Conservation Tillage Systems in the Southeast

Chapter 8: Sod, Grazing and Row-Crop Rotation: Enhancing Conservation Tillage

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David L. Wright, University of Florida

James J. Marois, University of Florida

Cheryl L. Mackowiak, University of Florida

Duli Zhao, USDA-ARS

Sheeja George, University of Florida

Cliff Lamb, University of Florida

Agriculture in the United States followed the European model of integrating livestock and row crops until the mid-20th century when mechanization and specialization caused farmers to separate these enterprises. Reintegrating livestock and sod into row-crop rotations is being evaluated now because perennial grass (sod) in a rotation has beneficial effects on soil, water availability, crop productivity, pest control and risk management. Because profit margins for most crops are slim, it is difficult for growers to consider farming practices that do not maximize yields and economic returns. A diversified system with a rotation of perennial grass, livestock grazing, row crops and winter cover crops can improve farm profitability and reduce the risks associated with climatic extremes and crop price fluctuations [40, 48].

Although there are many advantages to a sod-based rotation, currently there is not widespread adoption. On rented land, producers have little incentive to put fields into perennial grass for two to three years because of the loss of income. Additionally, the lease may be lost when another farmer sees the “layout” of the sod-based rotation and offers a higher rent. On row-crop farms, opportunities for grazing are limited since much of the land is not fenced. Higher crop yields and lower pest pressure are expected on land in a sod-based rotation, but there is little information showing the economic benefit of keeping perennial grass in the rotation after the land is put into row crops.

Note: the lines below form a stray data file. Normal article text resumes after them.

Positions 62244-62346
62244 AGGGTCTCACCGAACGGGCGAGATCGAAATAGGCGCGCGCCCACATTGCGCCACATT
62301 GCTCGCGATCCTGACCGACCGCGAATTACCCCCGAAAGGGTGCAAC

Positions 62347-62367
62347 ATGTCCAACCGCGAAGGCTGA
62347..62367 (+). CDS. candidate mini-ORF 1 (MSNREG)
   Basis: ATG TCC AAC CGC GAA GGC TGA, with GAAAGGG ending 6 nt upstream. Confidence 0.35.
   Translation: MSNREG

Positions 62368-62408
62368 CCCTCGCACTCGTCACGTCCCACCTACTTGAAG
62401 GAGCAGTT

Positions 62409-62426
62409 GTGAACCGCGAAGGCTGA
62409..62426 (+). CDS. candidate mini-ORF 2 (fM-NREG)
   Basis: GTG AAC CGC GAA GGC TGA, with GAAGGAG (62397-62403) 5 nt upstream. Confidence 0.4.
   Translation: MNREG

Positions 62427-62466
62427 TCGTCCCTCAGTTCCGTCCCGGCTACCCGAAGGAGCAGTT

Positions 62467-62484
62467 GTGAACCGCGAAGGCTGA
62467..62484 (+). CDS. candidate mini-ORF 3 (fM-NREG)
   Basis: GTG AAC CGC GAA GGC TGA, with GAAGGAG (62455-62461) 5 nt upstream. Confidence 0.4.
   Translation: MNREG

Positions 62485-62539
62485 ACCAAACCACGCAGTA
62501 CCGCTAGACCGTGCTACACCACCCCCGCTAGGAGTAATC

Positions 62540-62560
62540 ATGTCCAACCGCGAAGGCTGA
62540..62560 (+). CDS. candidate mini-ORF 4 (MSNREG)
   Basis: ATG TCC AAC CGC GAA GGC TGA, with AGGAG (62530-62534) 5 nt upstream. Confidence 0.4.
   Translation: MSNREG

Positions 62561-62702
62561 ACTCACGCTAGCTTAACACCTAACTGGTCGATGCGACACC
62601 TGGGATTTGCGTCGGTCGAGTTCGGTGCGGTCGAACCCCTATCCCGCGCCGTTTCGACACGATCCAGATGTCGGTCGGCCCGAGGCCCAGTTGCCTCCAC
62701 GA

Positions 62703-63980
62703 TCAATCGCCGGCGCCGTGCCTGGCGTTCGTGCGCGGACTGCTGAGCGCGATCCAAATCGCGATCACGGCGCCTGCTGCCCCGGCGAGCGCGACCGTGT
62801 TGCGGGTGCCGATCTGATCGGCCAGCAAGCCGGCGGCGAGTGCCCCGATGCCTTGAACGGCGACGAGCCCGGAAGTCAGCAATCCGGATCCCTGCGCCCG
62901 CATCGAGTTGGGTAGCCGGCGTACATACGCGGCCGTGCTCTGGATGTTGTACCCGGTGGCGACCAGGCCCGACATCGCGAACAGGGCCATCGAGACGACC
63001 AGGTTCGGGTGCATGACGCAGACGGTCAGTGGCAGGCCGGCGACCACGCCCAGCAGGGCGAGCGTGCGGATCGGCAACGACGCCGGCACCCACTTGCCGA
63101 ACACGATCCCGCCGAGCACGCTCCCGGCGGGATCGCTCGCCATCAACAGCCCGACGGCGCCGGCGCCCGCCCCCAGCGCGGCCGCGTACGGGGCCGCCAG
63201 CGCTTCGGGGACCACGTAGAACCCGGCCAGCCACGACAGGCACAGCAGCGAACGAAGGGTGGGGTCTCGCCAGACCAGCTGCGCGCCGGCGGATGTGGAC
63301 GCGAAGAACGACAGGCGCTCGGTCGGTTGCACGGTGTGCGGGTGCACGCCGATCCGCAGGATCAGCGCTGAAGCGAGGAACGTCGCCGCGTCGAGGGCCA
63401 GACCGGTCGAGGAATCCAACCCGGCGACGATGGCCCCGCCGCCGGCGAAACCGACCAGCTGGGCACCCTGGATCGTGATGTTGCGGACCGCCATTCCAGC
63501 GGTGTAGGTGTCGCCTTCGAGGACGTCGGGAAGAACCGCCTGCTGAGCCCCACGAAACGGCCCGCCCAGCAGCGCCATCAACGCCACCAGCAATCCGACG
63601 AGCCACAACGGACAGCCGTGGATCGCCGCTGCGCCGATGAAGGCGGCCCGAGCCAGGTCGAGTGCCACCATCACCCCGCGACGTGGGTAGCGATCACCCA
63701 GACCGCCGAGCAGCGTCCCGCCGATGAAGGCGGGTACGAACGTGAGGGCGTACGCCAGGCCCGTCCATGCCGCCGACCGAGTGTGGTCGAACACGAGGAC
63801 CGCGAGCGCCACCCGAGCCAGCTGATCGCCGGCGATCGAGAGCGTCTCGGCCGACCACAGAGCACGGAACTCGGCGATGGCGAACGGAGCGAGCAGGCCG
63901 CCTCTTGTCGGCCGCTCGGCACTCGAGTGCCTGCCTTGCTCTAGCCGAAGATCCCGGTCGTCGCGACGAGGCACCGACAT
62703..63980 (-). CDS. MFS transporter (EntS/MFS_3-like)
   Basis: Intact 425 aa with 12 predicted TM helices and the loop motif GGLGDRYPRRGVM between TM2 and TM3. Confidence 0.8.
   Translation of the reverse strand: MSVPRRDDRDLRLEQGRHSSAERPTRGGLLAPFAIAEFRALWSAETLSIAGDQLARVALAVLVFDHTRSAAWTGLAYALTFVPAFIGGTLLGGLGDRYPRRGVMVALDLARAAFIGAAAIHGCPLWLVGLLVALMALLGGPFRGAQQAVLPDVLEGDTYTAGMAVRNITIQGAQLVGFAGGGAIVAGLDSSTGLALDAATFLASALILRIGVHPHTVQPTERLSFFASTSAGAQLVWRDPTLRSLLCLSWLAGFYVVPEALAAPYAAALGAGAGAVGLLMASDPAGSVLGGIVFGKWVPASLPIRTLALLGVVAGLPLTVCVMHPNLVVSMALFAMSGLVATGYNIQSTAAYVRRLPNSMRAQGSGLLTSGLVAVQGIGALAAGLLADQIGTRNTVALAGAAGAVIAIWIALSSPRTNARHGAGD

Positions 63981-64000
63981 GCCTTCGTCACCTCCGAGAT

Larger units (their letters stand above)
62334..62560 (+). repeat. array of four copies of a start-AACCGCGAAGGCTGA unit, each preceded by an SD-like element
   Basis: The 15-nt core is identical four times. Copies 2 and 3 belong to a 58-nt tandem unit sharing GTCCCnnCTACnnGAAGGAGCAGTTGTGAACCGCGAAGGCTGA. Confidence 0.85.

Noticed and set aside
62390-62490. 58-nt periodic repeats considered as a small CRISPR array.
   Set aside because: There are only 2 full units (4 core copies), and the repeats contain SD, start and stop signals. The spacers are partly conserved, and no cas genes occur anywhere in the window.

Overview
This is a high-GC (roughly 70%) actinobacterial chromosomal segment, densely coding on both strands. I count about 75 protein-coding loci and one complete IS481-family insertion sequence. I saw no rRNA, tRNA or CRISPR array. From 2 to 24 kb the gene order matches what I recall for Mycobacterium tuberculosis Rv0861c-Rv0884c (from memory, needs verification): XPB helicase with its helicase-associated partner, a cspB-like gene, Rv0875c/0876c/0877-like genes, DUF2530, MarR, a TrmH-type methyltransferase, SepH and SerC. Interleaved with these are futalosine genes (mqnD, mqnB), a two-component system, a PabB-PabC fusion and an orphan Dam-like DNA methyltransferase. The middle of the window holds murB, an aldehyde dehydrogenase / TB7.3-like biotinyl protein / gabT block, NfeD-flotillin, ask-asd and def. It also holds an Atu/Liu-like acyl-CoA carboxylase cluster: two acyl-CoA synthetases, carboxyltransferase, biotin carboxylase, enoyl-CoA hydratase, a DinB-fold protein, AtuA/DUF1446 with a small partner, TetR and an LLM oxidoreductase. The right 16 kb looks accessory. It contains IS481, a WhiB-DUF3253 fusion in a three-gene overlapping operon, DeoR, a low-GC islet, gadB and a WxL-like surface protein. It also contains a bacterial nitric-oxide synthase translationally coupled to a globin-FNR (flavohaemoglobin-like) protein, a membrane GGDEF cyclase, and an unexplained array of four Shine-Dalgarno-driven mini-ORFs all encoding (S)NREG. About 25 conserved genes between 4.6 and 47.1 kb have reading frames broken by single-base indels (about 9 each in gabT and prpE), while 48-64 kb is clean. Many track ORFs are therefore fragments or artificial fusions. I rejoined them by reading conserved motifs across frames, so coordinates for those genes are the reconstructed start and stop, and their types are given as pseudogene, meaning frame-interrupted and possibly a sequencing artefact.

A plan for when plants should be planted and maintained throughout the year

FIGURE 8.1. The sequence of events in a four-year, sod-based rotation.

This chapter analyzes a rotation with bahiagrass, livestock grazing, cotton, peanuts and winter cover crops as depicted in Figure 8.1. The economics and risk management of the rotation are compared to a short-term rotation and a standard rotation used in a conservation tillage system. Short-term rotations alternate peanuts and cotton with winter covers: peanuts>winter cover>cotton>winter cover. A standard conservation tillage rotation in this analysis refers to one year of peanuts followed by two years of cotton with winter covers: peanuts>winter cover>cotton>winter cover >cotton>winter cover. The sequence of events in a short-term rotation is the same as the last two years of the sod-based rotation in Figure 8.1. The sequence of events in a standard conservation rotation is the same as the last two years of the sod-based rotation plus another year of cotton. Research results concerning variations of these rotations are also described in the chapter.

All the rotations discussed in this chapter use conservation tillage practices. The soil is covered throughout the year with perennial grass and/or an oat or rye winter cover crop. Winter cover crops always follow row crops. When bahiagrass is grown, the winter cover crop is overseeded into the dormant bahiagrass. Bahiagrass is dormant from October through March.

Row crops are strip-tilled into terminated sod or winter cover crop residue. Sod and cover crops are planted using a grain drill. If cattle are in the system, the winter cover crop is killed only three to four weeks before planting peanuts or cotton.

Download the tables from Chapter 8.